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  International HIV and Hepatitis Drug Resistance Workshop
June 8-12, 2010,
Dubrovnik Croatia
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Resistance Emergence With Raltegravir Versus Efavirenz in Treatment Naive
  International HIV and Hepatitis Drug Resistance Workshop, June 8-12, 2010, Dubrovnik. Croatia
Mark Mascolini
Among previously untreated people with virologic failure while taking raltegravir or efavirenz with tenofovir (TDF) plus lamivudine (3TC) or emtricitabine (FTC), resistance to efavirenz usually emerged at the same time as resistance to 3TC or FTC [1]. In contrast, resistance to raltegravir usually emerged later than resistance to 3TC or FTC--sometimes much later.
With collaborators from two randomized trials of raltegravir versus efavirenz, Michael Miller of Merck tracked emergence of resistance-conferring mutations in people with virologic failure during protocol 004 [2], a phase 2 trial, or STARTMRK [3], a phase 3 trial. The integrase inhibitor raltegravir proved virologically equivalent to efavirenz in both trials. Among 441 antiretroviral-naive people randomized to raltegravir in these studies, 10 (2%) had virologic failure with resistance, as did 11 of 320 (3%) randomized to efavirenz. Miller observed that the resulting sample size for this analysis is small and represents a tiny proportion of the trial population.
Among the 11 people in whom efavirenz failed virologically, mutations conferring resistance to efavirenz emerged in 5 at the same time as mutations that make HIV resistant to 3TC or FTC. Efavirenz mutations emerged in all 6 of the remaining patients, but resistance to 3TC or FTC never developed in 4 of them. Follow-up in 3 of these 4 lasted for 13, 20, and 30 weeks after resistance to efavirenz emerged, while the fourth person stopped treatment after the efavirenz-induced K103N mutation emerged.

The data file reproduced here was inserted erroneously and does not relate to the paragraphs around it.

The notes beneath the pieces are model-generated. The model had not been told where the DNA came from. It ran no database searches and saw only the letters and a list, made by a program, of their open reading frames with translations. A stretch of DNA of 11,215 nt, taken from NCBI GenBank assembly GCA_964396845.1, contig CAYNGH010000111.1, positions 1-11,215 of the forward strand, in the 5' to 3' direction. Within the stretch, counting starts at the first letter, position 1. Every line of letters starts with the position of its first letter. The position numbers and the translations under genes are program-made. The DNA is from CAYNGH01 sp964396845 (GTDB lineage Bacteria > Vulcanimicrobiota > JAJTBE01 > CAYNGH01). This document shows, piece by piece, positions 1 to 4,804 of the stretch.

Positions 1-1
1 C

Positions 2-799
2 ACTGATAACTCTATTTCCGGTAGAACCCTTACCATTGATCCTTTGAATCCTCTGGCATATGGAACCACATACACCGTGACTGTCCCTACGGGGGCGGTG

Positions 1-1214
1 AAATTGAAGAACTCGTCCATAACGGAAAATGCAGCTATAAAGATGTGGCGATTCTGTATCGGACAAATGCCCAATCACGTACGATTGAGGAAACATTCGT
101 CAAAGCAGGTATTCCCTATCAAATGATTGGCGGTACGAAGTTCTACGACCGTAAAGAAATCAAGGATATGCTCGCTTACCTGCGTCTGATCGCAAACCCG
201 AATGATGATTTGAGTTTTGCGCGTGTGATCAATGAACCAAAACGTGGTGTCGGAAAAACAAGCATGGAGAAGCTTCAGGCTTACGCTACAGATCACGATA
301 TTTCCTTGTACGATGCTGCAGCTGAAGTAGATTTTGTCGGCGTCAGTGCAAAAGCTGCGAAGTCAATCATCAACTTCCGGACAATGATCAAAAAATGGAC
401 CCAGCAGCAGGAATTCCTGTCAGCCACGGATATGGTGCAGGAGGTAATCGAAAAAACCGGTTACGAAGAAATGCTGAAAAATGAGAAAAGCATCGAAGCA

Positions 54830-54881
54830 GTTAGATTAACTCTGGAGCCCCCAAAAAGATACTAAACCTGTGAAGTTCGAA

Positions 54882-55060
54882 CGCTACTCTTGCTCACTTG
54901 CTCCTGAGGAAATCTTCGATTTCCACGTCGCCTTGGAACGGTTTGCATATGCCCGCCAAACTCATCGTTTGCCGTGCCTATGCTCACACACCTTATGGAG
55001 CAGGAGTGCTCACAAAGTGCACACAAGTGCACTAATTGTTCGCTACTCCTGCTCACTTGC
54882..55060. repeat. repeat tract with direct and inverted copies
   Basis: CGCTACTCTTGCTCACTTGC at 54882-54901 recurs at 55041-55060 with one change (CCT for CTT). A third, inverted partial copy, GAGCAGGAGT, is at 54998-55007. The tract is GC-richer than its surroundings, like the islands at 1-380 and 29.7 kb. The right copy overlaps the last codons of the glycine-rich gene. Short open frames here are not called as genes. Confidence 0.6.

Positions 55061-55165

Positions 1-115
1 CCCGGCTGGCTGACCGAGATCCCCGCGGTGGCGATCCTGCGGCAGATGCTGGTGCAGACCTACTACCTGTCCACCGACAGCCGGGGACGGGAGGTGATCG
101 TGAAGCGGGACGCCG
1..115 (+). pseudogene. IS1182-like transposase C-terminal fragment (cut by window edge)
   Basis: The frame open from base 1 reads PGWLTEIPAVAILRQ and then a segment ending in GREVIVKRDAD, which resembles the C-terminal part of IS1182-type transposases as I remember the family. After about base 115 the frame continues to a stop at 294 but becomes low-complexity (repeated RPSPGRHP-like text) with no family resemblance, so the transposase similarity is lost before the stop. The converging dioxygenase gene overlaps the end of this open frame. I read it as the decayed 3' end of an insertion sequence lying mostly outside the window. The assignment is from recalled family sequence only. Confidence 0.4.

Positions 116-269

Among 10 people in whom a raltegravir regimen failed virologically, 3TC/FTC mutations emerged in 8 before raltegravir mutations could be detected. Time to emergence of raltegravir-related mutations ranged from 4 weeks to more than 1 year after resistance to 3TC or FTC developed. In the remaining 2 people, resistance to raltegravir and to 3TC or FTC emerged at the same time or within 1 week. Raltegravir-related mutations never emerged before 3TC/FTC mutations during virologic failure in these trials.
One patient in whom FTC resistance emerged at study week 24 never had detectable raltegravir resistance mutations through 96 weeks of follow-up, even though that patient continued the same regimen. Another person had resistance to 3TC in the first 8 weeks of treatment, but raltegravir mutations evolved only after more than 1 year with the same regimen.
The findings suggest raltegravir has a higher barrier to resistance than efavirenz in previously untreated people. After Miller's presentation at the Resistance Workshop, Swiss researcher Huldrych Gunthard observed that many people in these two trials continued taking a failing regimen much longer than knowledgeable HIV clinicians would now allow. He suggested the results underline the importance of quickly stopping a failing regimen.
The SWITCHMRK trials found that raltegravir is more vulnerable to resistance than virologically suppressed patients continuing lopinavir/ritonavir if those people have a history of nucleoside failure [4].
1. Miller M, Fransen S, Huang W, et al. Temporal order of resistance emergence for lamivudine/emtricitabine, efavirenz and raltegravir in treatment-naive patients. International HIV and Hepatitis Drug Resistance Workshop. June 8-12, 2010. Dubrovnik. Croatia. Abstract 3.
2. Markowitz M, Nguyen BY, Gotuzzo E, et al. Rapid and durable antiretroviral effect of the HIV-1 Integrase inhibitor raltegravir as part of combination therapy in treatment-naive patients with HIV-1 infection: results of a 48-week controlled study. J Acquir Immune Defic Syndr. 2007;46:125-133.
3. Lennox JL, DeJesus E, Lazzarin A, et al. Safety and efficacy of raltegravir-based versus efavirenz-based combination therapy in treatment-naive patients with HIV-1 infection: a multicentre, double-blind randomised controlled trial. Lancet. 2009;374:796-806. Erratum in: Lancet. 2009;374:786. Lancet. 2009;374:2054.
4. Eron JJ, Young B, Cooper DA, et al. Switch to a raltegravir-based regimen versus continuation of a lopinavir-ritonavir-based regimen in stable HIV-infected patients with suppressed viraemia (SWITCHMRK 1 and 2): two multicentre, double-blind, randomized controlled clinical trials. Lancet. 2010;375:396-407.